October 2020 is no exception to the recent patten of momentous October political events and the newly elected SLPP Administration is seeking nothing short of a complete overhaul of the Sri Lankan State, through its proposed 20thAmendment to the Constitution. The 20thAmendment seeks essentially to establish an elected absolute ruler, where the President will appoint everybody to all state positions as he sees fit, including the higher judiciary and the independent commissions, including the Election Commission, which would thereby no longer be independent, as well as autocratically control everything and be beyond the reach of the law. The proposed amendment does not just seek to revert Sri Lanka to a pre-19thAmendment era but rather goes beyond it. It is a considerable political over reach in that it moves beyond the consensus that exists within political society and the governing elites.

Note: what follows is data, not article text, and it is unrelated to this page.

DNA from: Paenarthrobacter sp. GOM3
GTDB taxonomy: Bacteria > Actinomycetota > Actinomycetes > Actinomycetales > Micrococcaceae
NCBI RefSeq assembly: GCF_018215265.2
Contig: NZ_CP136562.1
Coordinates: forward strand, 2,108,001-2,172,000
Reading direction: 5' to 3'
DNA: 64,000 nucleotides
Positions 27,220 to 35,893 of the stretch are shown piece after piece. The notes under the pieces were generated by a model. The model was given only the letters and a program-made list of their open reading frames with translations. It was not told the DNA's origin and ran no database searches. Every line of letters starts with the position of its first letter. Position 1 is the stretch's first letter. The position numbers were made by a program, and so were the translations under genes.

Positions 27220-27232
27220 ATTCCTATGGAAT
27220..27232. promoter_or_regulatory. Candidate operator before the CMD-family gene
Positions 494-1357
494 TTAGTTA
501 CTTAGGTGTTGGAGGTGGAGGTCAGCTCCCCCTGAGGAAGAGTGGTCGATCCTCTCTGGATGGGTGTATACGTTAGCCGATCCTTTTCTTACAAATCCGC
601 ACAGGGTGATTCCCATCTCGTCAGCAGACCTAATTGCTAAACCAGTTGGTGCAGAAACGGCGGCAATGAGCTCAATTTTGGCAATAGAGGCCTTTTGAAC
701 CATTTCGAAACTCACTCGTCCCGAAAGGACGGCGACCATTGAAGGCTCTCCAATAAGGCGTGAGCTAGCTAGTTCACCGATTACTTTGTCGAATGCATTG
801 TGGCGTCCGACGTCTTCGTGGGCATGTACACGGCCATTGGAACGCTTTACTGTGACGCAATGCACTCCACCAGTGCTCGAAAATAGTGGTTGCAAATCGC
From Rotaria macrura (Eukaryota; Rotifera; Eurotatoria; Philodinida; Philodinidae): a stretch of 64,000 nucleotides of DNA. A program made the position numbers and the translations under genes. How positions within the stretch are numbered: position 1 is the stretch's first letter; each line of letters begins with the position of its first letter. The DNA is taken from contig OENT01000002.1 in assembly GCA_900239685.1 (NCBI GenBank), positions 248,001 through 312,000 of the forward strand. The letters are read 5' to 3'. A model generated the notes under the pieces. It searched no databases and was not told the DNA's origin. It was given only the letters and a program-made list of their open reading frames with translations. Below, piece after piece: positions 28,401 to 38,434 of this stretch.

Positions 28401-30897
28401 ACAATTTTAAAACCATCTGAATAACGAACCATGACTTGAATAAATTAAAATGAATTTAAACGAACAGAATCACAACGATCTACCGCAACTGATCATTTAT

It is exactly that over reach that has resulted in both internal dissent within the governing alliance and from staunchly apolitical sections of civil society. Religious leaders ranging from the Sanga Sabawas of both the Amarapura and Ramanna Nikayas, the Catholic Bishops Conference and the National Christian Council, all came out strongly against the 20thAmendment, calling it a retrograde step that should not be proceeded with. Even some of the more political monks, generally both hawkish and nationalist, who had actively supported the politics and policies of the SLPP and contributed to the Rajapaksa election victory, expressed their disquiet and disagreement with the proposed amendment leading to significant parts of the SLPP Alliance, including the National Freedom Front calling for significant changes, if not the wholesale abandonment of the Administration’s first signature political initiative. Wimal Weerawansa’s NFF, Vasudeva Nanayakkara, Vidura Wickramanayake and Wijeydasa Rajapakshe are all staunch Sinhala nationalists and regime stalwarts. Their critique of the 20th Amendment arises not from the 20th Amendment’s rather obvious challenges to an inclusive, tolerance of diversity and pluralistic Sri Lankan state but from a governance standpoint. Their vision of a Sinhala nationalist state is that it be efficient, technocratic and to some extent accountable. Accordingly, the abrogation of the Audit Commission and the exemption of the President’s and Prime Minister’s Office from Independent State audit seems, correctly, absurd to them from an accountability and governance standpoint.